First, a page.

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|Studio album by|
|Released||18 November 1986|
|Duran Duran chronology|
|Singles from Notorious|
|Encyclopedia of Popular Music|||
|The Rolling Stone Album Guide|||
Notorious is the fourth studio album by English rock band Duran Duran, released on 18 November 1986 by EMI Records. Produced by the band with Nile Rodgers, the album was recorded between April and October 1986 in several studios in Paris, London, and New York. It is the first album to feature the band as a trio with singer Simon Le Bon, keyboardist Nick Rhodes and bassist John Taylor, as drummer Roger Taylor left due to being weary of the music industry while guitarist Andy Taylor, wanting to start his own solo career, would play on several tracks before leaving after several aborted sessions.
The album was a muscial change for the band, as it focuses on brass heavy numbers and funky Chic inspired dance rock. Lyrically, the songs are more mature and mysterious similar to their previous album Seven and the Ragged Tiger (1983). Drummer Steve Ferrone, guitarists Nile Rodgers and Warren Cuccurullo of Chic and Missing Persons would eventually be brought in to finish the album. Cuccurullo would become the band's full time guitarist in 1989 following the tour for their next album Big Thing (1988) until being replaced by Andy Taylor during the band's reunion in 2001.
The album would be ignored by critics and was moderately successful, reaching number 16 on the UK Music Charts and number 12 on the Billboard Hot 100, going gold and platinum respectively. While the title track was a commercial success internationally going number 7 in the UK and number 2 in America, subsequent singles such as "Skin Trade" and "Meet El Presidente" would fail to replicate any chart success. Duran Duran would support the album with the critically acclaimed Strange Behaviour Tour.
Notorious would be considered the band's first commercial failure since their early releases as Duran Duran struggled to sustain their earlier success for years to come in subsequent records, until they returned to sudden success with 1993's Wedding Album. In later years, the album has received mostly positive re-evaluation and has became a cult favorite by fans for the band's more mature compositions and sophisticated direction. The album was later reissued by EMI in 2010.
Background, recording, and departure of Andy Taylor
Duran Duran had established themselves as one of the most successful bands of the early 1980s. Despite being ravaged by music journalists, they experienced success having recorded and sold millions of albums, including Rio (1982), Seven and the Ragged Tiger (1983), "The Wild Boys" (1984), and the title track of the James Bond film A View to a Kill (1985). The band would even go around the world touring, selling out many arenas.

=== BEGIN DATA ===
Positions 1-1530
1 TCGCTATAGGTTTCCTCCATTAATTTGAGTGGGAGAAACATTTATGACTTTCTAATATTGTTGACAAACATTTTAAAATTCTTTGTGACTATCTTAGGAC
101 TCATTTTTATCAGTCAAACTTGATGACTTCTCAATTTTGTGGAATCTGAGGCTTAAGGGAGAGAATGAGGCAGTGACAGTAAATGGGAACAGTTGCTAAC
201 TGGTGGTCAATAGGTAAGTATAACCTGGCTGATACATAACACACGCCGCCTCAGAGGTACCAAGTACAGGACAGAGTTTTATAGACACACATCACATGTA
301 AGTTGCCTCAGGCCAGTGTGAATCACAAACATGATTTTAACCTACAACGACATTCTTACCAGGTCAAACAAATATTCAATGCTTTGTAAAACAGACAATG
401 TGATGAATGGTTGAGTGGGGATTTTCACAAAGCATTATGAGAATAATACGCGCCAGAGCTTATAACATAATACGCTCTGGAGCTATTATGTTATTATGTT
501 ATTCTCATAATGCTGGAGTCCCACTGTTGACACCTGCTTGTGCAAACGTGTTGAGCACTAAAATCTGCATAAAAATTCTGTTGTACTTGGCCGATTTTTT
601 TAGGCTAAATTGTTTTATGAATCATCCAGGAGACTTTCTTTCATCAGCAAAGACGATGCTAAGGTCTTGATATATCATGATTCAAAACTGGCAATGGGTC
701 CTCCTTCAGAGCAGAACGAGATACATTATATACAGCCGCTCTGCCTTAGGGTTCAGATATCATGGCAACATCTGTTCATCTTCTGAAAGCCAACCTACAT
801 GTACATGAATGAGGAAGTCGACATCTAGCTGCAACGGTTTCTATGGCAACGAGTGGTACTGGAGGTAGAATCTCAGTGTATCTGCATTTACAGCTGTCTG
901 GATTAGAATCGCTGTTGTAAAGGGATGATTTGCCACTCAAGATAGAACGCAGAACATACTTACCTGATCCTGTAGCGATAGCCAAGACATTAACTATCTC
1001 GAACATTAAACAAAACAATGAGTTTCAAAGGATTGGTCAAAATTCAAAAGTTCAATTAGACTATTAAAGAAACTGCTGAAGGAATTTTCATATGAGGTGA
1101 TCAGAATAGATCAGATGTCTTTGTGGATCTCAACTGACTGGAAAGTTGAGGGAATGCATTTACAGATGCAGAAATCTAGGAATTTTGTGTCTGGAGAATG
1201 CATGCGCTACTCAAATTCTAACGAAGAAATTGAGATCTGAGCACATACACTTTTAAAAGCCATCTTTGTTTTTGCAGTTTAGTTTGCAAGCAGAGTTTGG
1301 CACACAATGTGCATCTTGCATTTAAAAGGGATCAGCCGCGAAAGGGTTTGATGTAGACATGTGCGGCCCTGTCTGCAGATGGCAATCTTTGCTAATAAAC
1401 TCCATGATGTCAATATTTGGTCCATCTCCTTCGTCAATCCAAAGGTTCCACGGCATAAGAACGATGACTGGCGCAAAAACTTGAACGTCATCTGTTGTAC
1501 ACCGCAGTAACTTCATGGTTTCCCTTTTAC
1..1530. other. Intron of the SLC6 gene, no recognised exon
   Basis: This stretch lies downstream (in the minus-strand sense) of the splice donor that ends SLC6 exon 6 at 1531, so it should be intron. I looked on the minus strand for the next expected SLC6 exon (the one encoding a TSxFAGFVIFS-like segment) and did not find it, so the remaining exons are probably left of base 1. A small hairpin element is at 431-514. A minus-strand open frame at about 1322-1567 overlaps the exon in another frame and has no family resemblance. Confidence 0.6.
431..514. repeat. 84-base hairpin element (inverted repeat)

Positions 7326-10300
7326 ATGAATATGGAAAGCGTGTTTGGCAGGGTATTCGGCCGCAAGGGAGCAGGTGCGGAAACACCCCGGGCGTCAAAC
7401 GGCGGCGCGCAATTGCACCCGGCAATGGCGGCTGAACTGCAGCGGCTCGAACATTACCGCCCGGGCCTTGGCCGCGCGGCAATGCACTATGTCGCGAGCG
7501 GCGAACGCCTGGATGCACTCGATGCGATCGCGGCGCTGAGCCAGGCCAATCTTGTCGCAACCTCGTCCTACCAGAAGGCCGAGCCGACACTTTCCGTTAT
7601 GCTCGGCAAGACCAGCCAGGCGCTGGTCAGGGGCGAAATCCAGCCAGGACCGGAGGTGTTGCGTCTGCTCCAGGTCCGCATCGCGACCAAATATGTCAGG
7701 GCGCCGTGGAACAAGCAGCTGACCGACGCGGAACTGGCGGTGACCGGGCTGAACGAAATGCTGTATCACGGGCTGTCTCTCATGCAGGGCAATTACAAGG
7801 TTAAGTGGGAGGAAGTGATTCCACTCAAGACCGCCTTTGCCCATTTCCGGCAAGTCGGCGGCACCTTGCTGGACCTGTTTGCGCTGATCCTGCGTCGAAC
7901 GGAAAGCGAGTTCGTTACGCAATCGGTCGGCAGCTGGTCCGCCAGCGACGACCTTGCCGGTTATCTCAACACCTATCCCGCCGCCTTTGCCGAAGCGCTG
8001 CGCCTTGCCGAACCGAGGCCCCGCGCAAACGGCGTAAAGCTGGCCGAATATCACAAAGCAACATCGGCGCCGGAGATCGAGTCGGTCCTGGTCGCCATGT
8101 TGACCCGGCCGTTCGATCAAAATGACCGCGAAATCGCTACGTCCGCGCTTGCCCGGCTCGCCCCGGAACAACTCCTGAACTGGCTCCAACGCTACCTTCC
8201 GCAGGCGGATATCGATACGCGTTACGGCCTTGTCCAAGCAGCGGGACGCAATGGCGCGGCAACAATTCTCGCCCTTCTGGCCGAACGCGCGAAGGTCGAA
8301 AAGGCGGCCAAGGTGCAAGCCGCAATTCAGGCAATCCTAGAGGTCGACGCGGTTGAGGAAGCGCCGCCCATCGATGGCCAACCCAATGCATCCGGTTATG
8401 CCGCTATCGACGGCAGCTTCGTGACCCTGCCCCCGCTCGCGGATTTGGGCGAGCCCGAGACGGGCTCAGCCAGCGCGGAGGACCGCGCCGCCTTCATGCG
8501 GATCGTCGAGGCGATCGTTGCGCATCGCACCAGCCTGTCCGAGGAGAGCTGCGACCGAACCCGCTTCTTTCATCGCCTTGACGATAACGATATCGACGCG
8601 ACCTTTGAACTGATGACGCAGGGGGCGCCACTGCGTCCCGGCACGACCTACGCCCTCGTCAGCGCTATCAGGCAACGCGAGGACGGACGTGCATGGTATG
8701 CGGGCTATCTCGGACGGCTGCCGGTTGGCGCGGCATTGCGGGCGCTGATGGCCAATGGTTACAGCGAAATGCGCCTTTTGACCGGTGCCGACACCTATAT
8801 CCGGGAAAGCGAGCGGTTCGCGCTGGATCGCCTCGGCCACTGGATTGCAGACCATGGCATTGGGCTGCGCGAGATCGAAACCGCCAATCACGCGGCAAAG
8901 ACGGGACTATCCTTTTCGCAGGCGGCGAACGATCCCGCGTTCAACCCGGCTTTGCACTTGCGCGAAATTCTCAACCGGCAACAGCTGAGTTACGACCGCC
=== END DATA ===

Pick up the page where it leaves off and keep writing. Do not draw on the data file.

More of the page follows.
However, the band's excessive touring, lifestyles and recording schedules caused all 5 members to split up for several months after their performance at Live Aid in 1985. Bassist John Taylor and guitarist Andy Taylor would form the heavy rock band, the Power Station with singer Robert Palmer and drummer Tony Thompson of Chic, releasing their self-titled debut while lead vocalist Simon Le Bon, keyboardist Nick Rhodes, and drummer Roger Taylor teamed up to create Arcadia, a darker avant-garde project with their only release, So Red the Rose. Both albums would be moderately successful both commercially and critically. The contrasting musical directions would influence the next Duran Duran album.
By the time Duran Duran reconvened in the studio at the beginning of 1986, Roger had grown sick and tired at the band's success and abruptly quit. Rhodes and Andy would meet in late January in Los Angeles to write down several songs, however it became clear that they have grown apart musically. Recording would begin in April in Paris with Rhodes and John, with Le Bon joining the group later. Andy did not show up on any of the early sessions, but the band would compose some songs while they waited for his return. Eventually, the band got word that Andy was in Los Angeles making solo records in a heavier rock sound different to what Duran Duran was making, creating tensions within the four. The recording sessions would be plagued by tense legal battles and Andy would play on several tracks, but was released at last after several sessions which would have little, if any results.
Without a drummer or guitarist, the band hired Steve Ferrone of Scritti Politti fame and Nile Rodgers to help perform on the album. Warren Cuccurullo of Missing Persons, which had broken up in July would find out that Andy would not be returning to Duran after the latter invited several former bandmates to join his solo project and contacted the band for months, only to be frequently rebuffed. Eventually the band met Cuccurullo around October and hired him to help finish the record. John would say in 2016, "Warren kept reaching out to us. When we went to New York, that's where we meet Warren and we liked him immediately and connected over our references. Really, the whole album was pretty much finished, but we found some spots so that Warren could come in so we can introduce him as the new guitar player."